VOL. 129 | NO. 21 | Friday, January 31, 2014
Women & Business Seminar to Highlight Achievements
By Don Wade
Leslie Johnson will be one of the panelists at the Women & Business Seminar Feb. 27 at the Memphis Brooks Museum of Art, but she is not nearly as focused on what she might say during the panel discussion as she is what she might hear.
“I’d love to be a sponge and hear other people’s (views),” said Johnson, who is assistant director of Hutchison Leads at the Hutchison School.
The 2014 Seminar Series is presented by The Daily News Publishing Co. Inc. The Women & Business seminar will be held from 3 p.m. to 5 p.m. on Feb. 27. To register, go to seminars.memphisdailynews.com. A wine-and-cheese reception will follow the event.
Amy Howell, CEO of Howell Marketing Strategies, will deliver the keynote address. Other panelists include Robbin Hutton, of counsel in the Memphis office of Jackson Lewis PC, and Linda Lauer, managing director of CBIZ MHM LLC.
Although Johnson is intent on listening during the program, she will have a lot to offer, too. She spent nine years working at First Tennessee Bank, and most recently held the position of recruiting team lead and supervised recruiters, the recruiting process, and did executive level recruiting.
Johnson, 42, says she finds the history-making success of General Motors CEO Mary Barra and Yahoo President and CEO Marissa Mayer “very inspiring.”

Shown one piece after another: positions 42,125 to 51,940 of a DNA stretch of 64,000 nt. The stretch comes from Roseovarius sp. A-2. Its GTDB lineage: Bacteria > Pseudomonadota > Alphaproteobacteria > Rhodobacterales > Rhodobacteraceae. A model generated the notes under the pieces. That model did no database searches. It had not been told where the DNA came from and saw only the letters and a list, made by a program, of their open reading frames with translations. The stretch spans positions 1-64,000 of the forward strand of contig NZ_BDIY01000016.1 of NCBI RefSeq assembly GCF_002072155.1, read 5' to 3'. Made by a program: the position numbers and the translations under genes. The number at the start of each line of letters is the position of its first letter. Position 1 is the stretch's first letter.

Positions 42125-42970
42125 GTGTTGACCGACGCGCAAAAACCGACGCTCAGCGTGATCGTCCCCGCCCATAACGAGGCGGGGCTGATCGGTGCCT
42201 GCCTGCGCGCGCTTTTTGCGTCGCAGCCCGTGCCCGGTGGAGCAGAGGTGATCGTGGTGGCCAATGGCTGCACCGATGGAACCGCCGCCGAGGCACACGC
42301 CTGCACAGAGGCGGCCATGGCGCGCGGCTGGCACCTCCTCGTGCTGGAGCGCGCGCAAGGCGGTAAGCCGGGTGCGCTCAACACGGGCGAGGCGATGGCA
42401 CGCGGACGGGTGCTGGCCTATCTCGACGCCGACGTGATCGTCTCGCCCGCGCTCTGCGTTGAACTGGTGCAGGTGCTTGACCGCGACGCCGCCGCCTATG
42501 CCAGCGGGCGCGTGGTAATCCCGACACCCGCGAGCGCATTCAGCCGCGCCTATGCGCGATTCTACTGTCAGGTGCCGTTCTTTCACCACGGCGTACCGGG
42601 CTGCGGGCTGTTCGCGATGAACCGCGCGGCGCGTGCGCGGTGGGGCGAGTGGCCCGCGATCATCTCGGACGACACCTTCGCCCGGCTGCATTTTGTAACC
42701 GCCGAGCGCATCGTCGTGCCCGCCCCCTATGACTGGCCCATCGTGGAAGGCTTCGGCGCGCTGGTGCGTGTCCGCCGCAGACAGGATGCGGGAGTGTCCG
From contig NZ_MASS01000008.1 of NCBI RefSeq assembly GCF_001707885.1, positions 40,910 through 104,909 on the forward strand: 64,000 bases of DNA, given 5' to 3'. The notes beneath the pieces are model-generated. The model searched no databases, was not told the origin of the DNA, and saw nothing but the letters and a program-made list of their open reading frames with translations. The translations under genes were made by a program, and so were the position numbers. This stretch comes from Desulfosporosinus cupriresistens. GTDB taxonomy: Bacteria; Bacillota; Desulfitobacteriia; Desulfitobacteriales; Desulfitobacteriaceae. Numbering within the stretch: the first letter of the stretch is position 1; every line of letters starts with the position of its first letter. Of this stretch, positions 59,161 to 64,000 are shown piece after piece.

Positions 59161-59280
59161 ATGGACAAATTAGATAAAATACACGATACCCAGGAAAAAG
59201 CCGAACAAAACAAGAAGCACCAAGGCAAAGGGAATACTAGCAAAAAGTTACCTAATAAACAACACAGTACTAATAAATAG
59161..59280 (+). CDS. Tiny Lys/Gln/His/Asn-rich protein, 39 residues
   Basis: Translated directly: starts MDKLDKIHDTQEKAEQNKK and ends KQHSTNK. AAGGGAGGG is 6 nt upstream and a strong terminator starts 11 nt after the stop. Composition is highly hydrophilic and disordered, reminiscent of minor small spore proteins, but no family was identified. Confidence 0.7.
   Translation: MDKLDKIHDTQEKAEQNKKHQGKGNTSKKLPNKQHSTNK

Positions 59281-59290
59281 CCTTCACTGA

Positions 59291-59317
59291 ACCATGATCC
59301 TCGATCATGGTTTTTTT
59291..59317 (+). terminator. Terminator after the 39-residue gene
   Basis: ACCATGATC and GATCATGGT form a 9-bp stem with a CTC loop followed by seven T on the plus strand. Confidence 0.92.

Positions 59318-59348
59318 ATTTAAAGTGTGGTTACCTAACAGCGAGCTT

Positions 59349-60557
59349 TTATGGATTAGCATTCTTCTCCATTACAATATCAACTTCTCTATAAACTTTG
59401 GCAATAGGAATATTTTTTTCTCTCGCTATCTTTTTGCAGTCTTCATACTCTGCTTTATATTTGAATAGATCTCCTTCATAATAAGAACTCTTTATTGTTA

She also says their achievements, and those of many women right here in Memphis, make it easier for the girls she works with at Hutchison to dream big. From more than a decade working in banking, she knows that only recently did women start to land executive positions.
“For so long, it was a hard place to get to,” Johnson said.
In the Hutchison Leads program, she says during students’ freshmen year they learn how to identify their own strengths in leadership. Their sophomore year, they hear from some of Memphis’ most successful women: “They come in and share their experiences.”
Once the students are upperclassmen, they have opportunities for internships and to travel abroad. Johnson says they also try to teach the girls that leadership often means doing the hard thing, but that there is also room for different leadership styles.
“In the questions we give them, we will ask them if they feel like they want to be liked by everyone or if they think there are times you have to have a thick skin to make decisions,” she said.